UK regional airports and airlines are being urged to bid for government funding of up to £17.5 million in the next year to help launch new routes. The support is part of a package for up to £56 million funding for new routes over next three years
This ‘start up aid’ will be made available from the Regional Air Connectivity Fund which was announced by the UK government in June 2013 and is open to airports with fewer than five million passengers per year. This fund has already been partly distributed to support strategic routes to London from Newquay and Dundee but is now being extended to bids for more routes.
The £56 million is available to cover three years of financial support for start-up aid, with £17.5 million being made available to bids in 2015/16 and around £20 million a year for each of the remaining years. The aid will create new routes, boosting connectivity, increasing trade and supporting jobs in the regions.
“Smaller airports are vital to local economies and ensuring they thrive is a key part of our long term economic plan,” said UK Aviation Minister, Robert Goodwill. “I want to encourage the industry to apply to expand their routes, to generate UK growth and jobs, as well as boosting our trade links with countries all over the world.”
“Smaller airports are vital to local economies and ensuring they thrive is a key part of our long term economic plan.”Robert Goodwill
UK Aviation Minister
The fund makes support available for airports handling less than five million passengers per annum, although those which have more than three million passengers a year will require “very strong evidence” to demonstrate that funding of the route is a "duly substantiated exceptional case".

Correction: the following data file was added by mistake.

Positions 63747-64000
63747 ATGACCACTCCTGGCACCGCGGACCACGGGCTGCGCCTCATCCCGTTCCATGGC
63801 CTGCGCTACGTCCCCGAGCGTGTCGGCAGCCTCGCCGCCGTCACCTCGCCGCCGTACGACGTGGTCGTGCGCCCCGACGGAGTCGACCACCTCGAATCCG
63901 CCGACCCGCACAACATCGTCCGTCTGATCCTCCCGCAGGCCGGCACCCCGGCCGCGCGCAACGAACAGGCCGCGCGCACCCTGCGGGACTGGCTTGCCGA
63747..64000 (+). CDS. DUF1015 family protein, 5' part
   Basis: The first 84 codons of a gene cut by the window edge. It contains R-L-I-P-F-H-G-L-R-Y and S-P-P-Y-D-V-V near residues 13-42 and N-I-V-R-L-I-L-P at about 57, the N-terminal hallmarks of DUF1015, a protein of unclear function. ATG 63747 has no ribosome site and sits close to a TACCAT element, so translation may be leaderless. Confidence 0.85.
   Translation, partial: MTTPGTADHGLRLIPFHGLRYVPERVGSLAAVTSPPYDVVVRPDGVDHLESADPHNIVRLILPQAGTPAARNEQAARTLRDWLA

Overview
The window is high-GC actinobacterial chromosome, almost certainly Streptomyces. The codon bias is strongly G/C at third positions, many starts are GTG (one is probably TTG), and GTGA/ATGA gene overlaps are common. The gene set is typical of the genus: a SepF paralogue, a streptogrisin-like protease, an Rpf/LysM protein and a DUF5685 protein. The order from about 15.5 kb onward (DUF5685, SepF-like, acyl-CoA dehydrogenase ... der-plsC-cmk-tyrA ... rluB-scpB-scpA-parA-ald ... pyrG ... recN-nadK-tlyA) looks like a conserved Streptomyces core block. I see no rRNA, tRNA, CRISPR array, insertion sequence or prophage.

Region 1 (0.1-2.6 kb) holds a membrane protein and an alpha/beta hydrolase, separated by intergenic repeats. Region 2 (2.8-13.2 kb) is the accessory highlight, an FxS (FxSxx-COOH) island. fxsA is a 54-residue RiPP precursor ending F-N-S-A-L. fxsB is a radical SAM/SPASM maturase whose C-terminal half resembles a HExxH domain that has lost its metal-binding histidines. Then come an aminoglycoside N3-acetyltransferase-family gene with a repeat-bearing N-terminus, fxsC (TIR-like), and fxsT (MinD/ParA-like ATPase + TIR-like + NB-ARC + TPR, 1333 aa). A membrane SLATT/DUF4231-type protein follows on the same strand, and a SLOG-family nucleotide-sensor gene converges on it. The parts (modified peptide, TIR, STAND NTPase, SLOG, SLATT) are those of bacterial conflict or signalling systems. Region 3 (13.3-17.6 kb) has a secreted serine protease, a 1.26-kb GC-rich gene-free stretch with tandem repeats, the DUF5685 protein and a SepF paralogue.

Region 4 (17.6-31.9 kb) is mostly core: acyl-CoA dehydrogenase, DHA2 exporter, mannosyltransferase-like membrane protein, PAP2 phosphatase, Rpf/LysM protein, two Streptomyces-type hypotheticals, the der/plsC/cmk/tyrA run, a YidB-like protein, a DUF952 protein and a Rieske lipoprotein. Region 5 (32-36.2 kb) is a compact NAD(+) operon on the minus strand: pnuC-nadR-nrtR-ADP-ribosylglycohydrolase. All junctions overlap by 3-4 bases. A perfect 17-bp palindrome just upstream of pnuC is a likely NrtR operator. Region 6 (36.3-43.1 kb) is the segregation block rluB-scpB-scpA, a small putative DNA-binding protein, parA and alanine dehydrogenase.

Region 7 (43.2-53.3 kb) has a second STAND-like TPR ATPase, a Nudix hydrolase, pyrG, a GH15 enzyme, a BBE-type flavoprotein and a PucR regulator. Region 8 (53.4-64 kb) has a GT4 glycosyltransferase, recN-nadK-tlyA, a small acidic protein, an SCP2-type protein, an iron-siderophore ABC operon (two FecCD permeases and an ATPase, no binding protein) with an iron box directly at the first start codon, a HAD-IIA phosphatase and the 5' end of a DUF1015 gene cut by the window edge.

The Department for Transport has submitted its 'Draft Protocol for UK start-up aid for airports handling fewer than 3 million passengers per annum' for clearance. Upon clearance of the protocol the UK Government will be able to awarded start-up aid to an airline that complies with the protocol without further notification to the EC.
The EC guidelines also allow for start-up aid to be provided for air routes between 3-5 million passengers per annum but only in "duly substantiated exceptional cases". Cases will need to be individually notified to the EC and only upon receiving clearance can funding be made available.
The Department of Transport says discussions with the Commission have not identified what evidence would need to be provided but have indicated that the bar is likely to be set “very high”.
The Regional Air Connectivity fund was created by the Chief Secretary to the Treasury, Danny Alexander who as Liberal Democrat MP for Inverness, Nairn, Badenoch and Strathspey is fully aware of the important role such support plays in maintaining essential air services from the regions.
“As a Highlander, I appreciate the immense value of regional air routes to people living in remote communities across the UK. This fund has already supported valuable services like Newquay’s London route, which has a return of 2.5 for every pound invested, making it great value for taxpayers too. I hope this further funding will help other areas sustain economically important connections too,” he said.
To apply for the funding, airports and airlines will have to provide evidence to show their proposed route will generate local benefits and represents value for money. The initial application stage will run for five weeks, closing on February 25, 2015. Ministers will announce a shortlist of bids in March 2015. A list of successful bidders will then be published in June.
Guidance explaining how airlines and airports with fewer than 5 million passengers per annum can apply for start-up aid for new routes is available here via the Department for Transport.
In the chart, below, we highlight those airports in the UK that currently handle less than five million passengers per annum using UK Civil Aviation Authority (CAA) data for the 12 months to November 2014.